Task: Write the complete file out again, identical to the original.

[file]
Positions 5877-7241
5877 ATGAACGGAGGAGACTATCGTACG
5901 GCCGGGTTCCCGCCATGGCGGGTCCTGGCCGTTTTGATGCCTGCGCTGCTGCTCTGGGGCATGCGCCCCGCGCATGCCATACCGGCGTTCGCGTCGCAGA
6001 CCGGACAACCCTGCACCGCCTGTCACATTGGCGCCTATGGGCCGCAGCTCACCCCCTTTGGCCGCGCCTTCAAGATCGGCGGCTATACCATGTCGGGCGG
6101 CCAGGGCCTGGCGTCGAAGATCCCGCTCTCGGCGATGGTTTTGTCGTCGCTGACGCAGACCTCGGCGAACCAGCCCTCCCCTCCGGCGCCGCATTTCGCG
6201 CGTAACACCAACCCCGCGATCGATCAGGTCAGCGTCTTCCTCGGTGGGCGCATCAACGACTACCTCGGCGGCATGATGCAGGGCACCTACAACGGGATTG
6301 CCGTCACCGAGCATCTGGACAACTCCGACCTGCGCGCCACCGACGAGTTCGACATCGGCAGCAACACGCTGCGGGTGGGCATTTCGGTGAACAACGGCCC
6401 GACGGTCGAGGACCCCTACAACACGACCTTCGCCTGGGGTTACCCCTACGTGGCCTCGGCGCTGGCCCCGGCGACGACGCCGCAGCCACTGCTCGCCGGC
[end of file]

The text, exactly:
Positions 5877-7241
5877 ATGAACGGAGGAGACTATCGTACG
5901 GCCGGGTTCCCGCCATGGCGGGTCCTGGCCGTTTTGATGCCTGCGCTGCTGCTCTGGGGCATGCGCCCCGCGCATGCCATACCGGCGTTCGCGTCGCAGA
6001 CCGGACAACCCTGCACCGCCTGTCACATTGGCGCCTATGGGCCGCAGCTCACCCCCTTTGGCCGCGCCTTCAAGATCGGCGGCTATACCATGTCGGGCGG
6101 CCAGGGCCTGGCGTCGAAGATCCCGCTCTCGGCGATGGTTTTGTCGTCGCTGACGCAGACCTCGGCGAACCAGCCCTCCCCTCCGGCGCCGCATTTCGCG
6201 CGTAACACCAACCCCGCGATCGATCAGGTCAGCGTCTTCCTCGGTGGGCGCATCAACGACTACCTCGGCGGCATGATGCAGGGCACCTACAACGGGATTG
6301 CCGTCACCGAGCATCTGGACAACTCCGACCTGCGCGCCACCGACGAGTTCGACATCGGCAGCAACACGCTGCGGGTGGGCATTTCGGTGAACAACGGCCC
6401 GACGGTCGAGGACCCCTACAACACGACCTTCGCCTGGGGTTACCCCTACGTGGCCTCGGCGCTGGCCCCGGCGACGACGCCGCAGCCACTGCTCGCCGGC